This is less of a “get” if you’re just starting out and only have a handful of real fans, but it’s worth keeping in mind nevertheless. When you have a very small fan base, you should spend a lot of time corresponding with them, as there is no better way to turn a listener into a die-hard follower than by actually befriending them and forming a deep, real connection.
Once you start seeing your follower and stream counts rise, this offering will mean a lot more to those who don’t actually know you personally, but who have caught on to your music. Whenever someone signs up for your email newsletter, reach out to them in some way and start a conversation, or perhaps just include a personalized thank you. This can take place via email, since that’s the method of communication they’ve agreed to, or if you could find them on social media some way (perhaps you can ask for that information in addition to their email), as quite a few people may prefer to hear from you via those channels.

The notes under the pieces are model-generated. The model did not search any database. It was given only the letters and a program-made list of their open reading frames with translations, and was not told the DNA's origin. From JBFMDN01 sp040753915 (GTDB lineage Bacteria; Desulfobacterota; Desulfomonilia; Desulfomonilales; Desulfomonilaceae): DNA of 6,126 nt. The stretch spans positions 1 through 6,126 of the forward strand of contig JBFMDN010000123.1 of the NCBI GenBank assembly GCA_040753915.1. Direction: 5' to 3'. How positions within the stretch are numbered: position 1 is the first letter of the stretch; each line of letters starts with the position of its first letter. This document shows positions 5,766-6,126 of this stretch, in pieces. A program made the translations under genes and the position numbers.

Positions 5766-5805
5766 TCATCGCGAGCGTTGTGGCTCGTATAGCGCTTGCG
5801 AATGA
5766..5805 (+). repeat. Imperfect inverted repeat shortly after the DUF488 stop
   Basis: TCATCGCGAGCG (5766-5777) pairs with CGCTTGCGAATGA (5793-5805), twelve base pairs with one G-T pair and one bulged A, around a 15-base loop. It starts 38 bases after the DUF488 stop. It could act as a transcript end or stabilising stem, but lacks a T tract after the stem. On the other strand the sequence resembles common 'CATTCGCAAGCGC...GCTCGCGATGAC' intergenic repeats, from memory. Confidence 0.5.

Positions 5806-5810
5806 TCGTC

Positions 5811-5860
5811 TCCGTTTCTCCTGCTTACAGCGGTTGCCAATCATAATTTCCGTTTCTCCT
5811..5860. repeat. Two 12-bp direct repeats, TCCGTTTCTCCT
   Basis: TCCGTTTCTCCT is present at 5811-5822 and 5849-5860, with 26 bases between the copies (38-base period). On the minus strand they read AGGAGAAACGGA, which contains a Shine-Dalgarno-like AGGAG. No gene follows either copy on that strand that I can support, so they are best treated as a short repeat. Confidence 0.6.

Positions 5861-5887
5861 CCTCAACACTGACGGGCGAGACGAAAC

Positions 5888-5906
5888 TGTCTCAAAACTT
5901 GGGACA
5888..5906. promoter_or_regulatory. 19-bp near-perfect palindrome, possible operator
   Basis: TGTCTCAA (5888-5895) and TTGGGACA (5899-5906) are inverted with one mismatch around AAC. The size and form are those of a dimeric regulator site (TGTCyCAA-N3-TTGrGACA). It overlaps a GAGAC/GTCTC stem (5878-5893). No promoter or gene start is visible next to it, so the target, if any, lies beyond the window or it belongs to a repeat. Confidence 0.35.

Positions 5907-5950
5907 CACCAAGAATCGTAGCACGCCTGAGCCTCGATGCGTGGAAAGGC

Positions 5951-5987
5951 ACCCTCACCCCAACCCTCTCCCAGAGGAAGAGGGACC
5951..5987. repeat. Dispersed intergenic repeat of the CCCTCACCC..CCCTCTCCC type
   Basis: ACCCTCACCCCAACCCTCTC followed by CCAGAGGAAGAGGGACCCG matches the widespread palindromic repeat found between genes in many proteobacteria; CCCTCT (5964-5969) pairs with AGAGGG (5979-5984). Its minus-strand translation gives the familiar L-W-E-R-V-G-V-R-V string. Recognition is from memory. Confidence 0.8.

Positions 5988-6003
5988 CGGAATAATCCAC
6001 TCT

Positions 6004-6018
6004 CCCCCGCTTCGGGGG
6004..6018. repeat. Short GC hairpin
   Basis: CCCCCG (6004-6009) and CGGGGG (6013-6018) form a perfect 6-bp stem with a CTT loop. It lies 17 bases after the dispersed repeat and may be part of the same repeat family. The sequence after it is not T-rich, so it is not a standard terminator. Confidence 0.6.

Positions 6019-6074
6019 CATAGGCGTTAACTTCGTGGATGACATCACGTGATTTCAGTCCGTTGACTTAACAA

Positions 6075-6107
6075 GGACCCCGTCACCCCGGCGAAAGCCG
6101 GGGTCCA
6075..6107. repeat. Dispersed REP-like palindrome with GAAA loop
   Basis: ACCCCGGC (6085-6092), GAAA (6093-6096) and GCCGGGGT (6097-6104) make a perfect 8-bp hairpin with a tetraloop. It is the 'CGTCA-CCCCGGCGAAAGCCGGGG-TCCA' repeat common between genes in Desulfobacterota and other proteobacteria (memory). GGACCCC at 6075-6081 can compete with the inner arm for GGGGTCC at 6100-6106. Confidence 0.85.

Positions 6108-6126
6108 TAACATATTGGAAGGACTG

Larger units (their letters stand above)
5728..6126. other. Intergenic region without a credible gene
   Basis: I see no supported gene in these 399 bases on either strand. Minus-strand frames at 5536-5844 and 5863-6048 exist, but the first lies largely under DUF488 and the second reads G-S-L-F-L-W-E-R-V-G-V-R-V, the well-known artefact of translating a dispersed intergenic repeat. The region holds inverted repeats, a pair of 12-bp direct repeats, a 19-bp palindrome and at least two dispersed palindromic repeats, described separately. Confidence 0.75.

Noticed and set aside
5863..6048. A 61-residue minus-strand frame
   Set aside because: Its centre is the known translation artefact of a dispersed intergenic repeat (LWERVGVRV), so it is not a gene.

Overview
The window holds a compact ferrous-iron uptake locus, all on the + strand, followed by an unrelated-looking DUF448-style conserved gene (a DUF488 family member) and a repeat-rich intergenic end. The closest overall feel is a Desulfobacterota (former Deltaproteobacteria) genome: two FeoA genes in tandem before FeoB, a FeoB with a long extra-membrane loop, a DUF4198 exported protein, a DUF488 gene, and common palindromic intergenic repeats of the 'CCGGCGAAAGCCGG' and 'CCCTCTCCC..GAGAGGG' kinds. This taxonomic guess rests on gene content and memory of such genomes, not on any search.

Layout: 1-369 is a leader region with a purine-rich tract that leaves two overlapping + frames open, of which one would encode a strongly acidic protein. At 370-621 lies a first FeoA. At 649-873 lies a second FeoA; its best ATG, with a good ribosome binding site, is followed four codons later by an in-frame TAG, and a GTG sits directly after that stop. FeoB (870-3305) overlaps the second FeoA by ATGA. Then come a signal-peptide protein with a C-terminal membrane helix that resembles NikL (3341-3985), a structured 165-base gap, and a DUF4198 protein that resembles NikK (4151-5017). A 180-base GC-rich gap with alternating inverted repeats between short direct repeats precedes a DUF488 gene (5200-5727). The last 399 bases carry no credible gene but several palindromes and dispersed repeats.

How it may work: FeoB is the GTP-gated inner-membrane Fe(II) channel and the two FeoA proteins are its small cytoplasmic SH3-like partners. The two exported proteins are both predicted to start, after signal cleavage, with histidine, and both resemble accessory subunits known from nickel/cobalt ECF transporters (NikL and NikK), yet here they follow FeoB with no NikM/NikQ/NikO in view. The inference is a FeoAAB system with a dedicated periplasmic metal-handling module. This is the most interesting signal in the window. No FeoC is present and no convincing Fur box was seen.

Make sure to include their names and something else that ensures they know you spent some actual time finding out who they are.
A Discount On Merch
If this plan works for most retailers, why shouldn’t you adopt the same plan? Many big stores offer a certain discount off either one item or a total purchase if people sign up for a newsletter, because they know two things:
1. It’s better to make a sale, even if it’s at a discount, and
2. Chances are, even if a large number of people use that sale code and then unsubscribe and never come back, enough will hold on (or even forget to remove themselves), and the discount will be worth it one day.
How you decide to make this work technically is up to you and may require a bit of work or research, and how much you’re willing to offer fans off t-shirts, hoodies, CDs and so on is also up to you…but I do suggest you really make it an enticing offer. Anything less than 10% off is not really the beckoning call you may think it is.
A Free Piece Of Merch